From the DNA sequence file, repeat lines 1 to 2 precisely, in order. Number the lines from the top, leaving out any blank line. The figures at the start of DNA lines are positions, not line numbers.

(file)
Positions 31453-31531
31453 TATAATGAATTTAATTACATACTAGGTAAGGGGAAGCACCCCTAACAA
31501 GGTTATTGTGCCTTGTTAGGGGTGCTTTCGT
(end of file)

Positions 31453-31531
31453 TATAATGAATTTAATTACATACTAGGTAAGGGGAAGCACCCCTAACAA